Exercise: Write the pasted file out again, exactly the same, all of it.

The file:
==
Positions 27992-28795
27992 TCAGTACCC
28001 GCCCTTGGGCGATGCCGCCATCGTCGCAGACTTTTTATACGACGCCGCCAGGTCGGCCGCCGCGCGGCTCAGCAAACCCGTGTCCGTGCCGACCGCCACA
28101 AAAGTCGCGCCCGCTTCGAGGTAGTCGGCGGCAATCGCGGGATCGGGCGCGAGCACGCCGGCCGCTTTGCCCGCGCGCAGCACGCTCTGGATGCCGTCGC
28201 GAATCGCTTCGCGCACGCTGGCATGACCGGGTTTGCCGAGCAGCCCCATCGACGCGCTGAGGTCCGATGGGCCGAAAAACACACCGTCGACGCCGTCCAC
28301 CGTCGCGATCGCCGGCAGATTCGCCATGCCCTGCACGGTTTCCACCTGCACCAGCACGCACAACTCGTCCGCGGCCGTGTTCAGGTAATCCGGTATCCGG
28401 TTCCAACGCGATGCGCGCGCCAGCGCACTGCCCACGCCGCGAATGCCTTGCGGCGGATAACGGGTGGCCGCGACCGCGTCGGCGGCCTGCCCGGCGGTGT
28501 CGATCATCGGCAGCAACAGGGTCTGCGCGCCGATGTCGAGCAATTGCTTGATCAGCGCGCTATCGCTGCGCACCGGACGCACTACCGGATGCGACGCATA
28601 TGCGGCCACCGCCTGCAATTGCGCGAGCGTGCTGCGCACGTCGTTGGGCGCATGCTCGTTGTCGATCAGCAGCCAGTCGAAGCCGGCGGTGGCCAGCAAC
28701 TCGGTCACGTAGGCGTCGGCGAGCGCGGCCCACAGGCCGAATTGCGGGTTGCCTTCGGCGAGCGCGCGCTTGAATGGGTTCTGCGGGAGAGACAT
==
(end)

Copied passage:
Positions 27992-28795
27992 TCAGTACCC
28001 GCCCTTGGGCGATGCCGCCATCGTCGCAGACTTTTTATACGACGCCGCCAGGTCGGCCGCCGCGCGGCTCAGCAAACCCGTGTCCGTGCCGACCGCCACA
28101 AAAGTCGCGCCCGCTTCGAGGTAGTCGGCGGCAATCGCGGGATCGGGCGCGAGCACGCCGGCCGCTTTGCCCGCGCGCAGCACGCTCTGGATGCCGTCGC
28201 GAATCGCTTCGCGCACGCTGGCATGACCGGGTTTGCCGAGCAGCCCCATCGACGCGCTGAGGTCCGATGGGCCGAAAAACACACCGTCGACGCCGTCCAC
28301 CGTCGCGATCGCCGGCAGATTCGCCATGCCCTGCACGGTTTCCACCTGCACCAGCACGCACAACTCGTCCGCGGCCGTGTTCAGGTAATCCGGTATCCGG
28401 TTCCAACGCGATGCGCGCGCCAGCGCACTGCCCACGCCGCGAATGCCTTGCGGCGGATAACGGGTGGCCGCGACCGCGTCGGCGGCCTGCCCGGCGGTGT
28501 CGATCATCGGCAGCAACAGGGTCTGCGCGCCGATGTCGAGCAATTGCTTGATCAGCGCGCTATCGCTGCGCACCGGACGCACTACCGGATGCGACGCATA
28601 TGCGGCCACCGCCTGCAATTGCGCGAGCGTGCTGCGCACGTCGTTGGGCGCATGCTCGTTGTCGATCAGCAGCCAGTCGAAGCCGGCGGTGGCCAGCAAC
28701 TCGGTCACGTAGGCGTCGGCGAGCGCGGCCCACAGGCCGAATTGCGGGTTGCCTTCGGCGAGCGCGCGCTTGAATGGGTTCTGCGGGAGAGACAT